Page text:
What to expect with balloon sinuplasty
- On the day of your Balloon Sinuplasty procedure we recommend you bring headphones/earbuds to listen to music during the procedure. Wear comfortable, loose fitting clothing.
- Anesthesia is applied initially via a nasal spray. Following this, cotton gauze soaked with anesthesia is gently placed near the openings of the sinuses. This produces a level of anesthesia that allows the introduction of the balloon into the sinuses. This is accomplished with the use of the nasal endoscopes.
- Once the balloon is introduced into the sinuses, it is inflated, producing the desired dilation and relieving the sinus obstruction. This inflation produces a popping or crackle sensation that is not usually painful.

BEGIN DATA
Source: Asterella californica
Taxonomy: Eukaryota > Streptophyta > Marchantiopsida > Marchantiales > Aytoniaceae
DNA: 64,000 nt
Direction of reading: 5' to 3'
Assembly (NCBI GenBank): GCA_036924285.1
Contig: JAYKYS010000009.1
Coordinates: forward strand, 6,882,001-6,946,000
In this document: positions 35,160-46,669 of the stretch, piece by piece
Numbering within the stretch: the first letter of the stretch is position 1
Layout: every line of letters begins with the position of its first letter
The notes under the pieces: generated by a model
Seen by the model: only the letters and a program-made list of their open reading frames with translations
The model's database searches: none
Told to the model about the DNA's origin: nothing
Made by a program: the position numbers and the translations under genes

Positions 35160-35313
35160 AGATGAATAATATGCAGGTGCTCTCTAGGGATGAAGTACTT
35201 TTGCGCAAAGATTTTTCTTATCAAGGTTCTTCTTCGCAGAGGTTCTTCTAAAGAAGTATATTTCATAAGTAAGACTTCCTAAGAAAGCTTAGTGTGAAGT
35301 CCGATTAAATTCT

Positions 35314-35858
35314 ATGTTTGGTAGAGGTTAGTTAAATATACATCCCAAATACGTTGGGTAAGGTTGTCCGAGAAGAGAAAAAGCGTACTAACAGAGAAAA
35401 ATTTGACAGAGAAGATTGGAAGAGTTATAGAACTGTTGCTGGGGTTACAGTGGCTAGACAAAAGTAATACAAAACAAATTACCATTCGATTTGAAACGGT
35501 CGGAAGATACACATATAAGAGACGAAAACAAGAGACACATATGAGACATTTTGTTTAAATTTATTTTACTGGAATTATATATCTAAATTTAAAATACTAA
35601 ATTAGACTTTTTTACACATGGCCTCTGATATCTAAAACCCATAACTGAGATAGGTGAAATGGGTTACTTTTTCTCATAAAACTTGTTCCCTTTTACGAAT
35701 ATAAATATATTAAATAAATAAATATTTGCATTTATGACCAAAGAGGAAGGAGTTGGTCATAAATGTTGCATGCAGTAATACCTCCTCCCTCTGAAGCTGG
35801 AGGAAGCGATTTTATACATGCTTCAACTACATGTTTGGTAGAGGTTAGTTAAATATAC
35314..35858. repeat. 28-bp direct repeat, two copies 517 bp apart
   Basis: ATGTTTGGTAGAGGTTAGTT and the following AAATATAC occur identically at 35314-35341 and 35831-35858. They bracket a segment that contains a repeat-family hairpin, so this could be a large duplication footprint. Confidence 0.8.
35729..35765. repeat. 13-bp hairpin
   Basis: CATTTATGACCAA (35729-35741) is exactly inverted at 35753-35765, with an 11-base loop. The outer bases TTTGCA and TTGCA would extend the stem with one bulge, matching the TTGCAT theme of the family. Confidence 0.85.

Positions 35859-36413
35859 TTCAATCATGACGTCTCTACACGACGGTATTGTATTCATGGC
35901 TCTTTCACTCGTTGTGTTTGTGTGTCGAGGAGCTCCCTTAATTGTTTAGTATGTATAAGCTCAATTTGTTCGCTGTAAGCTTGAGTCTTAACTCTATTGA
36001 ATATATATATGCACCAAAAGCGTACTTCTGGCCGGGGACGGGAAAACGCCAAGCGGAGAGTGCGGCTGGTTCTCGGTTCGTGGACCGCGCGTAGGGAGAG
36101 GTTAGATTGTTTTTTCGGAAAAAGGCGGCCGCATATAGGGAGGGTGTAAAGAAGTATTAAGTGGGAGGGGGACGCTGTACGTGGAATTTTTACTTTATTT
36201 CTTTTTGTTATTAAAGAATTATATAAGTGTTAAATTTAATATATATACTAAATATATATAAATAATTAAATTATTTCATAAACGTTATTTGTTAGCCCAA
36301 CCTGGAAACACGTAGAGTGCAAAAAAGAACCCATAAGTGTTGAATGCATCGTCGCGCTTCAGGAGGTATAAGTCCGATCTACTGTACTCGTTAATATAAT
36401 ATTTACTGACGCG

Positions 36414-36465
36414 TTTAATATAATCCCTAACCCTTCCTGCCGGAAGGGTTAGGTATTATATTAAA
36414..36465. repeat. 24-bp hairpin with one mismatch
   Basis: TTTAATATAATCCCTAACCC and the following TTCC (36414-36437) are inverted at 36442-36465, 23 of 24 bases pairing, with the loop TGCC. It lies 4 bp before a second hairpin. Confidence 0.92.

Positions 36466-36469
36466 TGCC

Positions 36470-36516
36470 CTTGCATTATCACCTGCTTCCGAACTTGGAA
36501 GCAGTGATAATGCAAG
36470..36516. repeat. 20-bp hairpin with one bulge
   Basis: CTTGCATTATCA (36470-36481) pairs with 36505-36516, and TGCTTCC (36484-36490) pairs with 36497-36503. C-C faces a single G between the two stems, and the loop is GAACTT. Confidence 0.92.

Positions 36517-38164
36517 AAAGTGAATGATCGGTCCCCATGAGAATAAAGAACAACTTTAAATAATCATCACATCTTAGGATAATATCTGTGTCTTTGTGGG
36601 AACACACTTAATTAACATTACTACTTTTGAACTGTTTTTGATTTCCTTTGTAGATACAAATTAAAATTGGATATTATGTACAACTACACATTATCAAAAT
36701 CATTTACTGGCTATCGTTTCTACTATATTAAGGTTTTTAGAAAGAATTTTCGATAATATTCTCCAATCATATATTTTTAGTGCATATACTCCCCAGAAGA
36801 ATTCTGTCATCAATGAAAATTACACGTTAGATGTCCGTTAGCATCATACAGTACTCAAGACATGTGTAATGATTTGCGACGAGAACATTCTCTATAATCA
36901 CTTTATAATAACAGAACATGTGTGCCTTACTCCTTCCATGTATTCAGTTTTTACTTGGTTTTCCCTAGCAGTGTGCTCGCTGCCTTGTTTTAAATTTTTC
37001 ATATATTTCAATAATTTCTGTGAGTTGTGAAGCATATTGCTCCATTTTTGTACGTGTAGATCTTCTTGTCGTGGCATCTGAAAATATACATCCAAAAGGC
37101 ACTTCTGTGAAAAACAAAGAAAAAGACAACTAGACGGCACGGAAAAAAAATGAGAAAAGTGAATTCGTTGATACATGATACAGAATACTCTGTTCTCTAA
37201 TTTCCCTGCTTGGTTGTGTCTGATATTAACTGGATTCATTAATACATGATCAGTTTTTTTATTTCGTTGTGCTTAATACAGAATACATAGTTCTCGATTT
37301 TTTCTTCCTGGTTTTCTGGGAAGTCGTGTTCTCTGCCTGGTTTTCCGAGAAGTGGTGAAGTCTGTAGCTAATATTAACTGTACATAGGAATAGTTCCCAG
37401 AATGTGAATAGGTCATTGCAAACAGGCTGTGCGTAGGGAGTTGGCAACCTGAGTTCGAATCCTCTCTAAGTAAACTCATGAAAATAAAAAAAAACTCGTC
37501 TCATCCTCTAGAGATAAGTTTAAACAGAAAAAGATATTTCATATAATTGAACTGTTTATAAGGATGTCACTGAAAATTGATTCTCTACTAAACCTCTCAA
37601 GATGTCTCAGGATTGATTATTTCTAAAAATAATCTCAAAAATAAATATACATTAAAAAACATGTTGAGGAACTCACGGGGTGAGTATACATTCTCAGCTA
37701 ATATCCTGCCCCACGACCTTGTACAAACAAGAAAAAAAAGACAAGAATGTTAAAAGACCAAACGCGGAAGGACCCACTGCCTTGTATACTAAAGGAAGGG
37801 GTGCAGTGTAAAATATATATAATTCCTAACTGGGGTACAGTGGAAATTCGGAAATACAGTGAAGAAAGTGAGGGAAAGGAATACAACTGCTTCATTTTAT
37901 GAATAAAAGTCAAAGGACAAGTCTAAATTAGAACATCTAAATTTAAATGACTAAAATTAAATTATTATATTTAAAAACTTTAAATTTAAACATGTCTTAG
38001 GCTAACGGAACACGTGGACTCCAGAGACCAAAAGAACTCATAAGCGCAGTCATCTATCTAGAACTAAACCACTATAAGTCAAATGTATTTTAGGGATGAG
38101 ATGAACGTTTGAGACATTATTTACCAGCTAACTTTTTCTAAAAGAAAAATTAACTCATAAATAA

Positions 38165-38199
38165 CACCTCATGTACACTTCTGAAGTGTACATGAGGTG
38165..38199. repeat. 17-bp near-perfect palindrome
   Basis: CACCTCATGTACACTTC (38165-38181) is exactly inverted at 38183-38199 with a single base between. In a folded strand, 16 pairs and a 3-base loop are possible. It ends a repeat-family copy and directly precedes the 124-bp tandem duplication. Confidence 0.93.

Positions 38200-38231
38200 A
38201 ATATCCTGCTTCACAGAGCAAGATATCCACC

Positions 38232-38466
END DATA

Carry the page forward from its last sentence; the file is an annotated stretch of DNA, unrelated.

- Once all of the offending sinuses have been dilated, patients are usually discharged from clinic without incident after a brief observation period.
- The procedure is usually well tolerated with the most bothersome sensation being numbness of the throat due to the anesthesia spray and/or gel. This sensation generally resolves in 1-2 hours.
- For the week following the procedure it is important to regularly rinse the nose and sinuses with nasal saline at least 3-4x per day. Pain is usually minimal and controlled with acetaminophen OTC.
What to expect the first week after endoscopic sinus surgery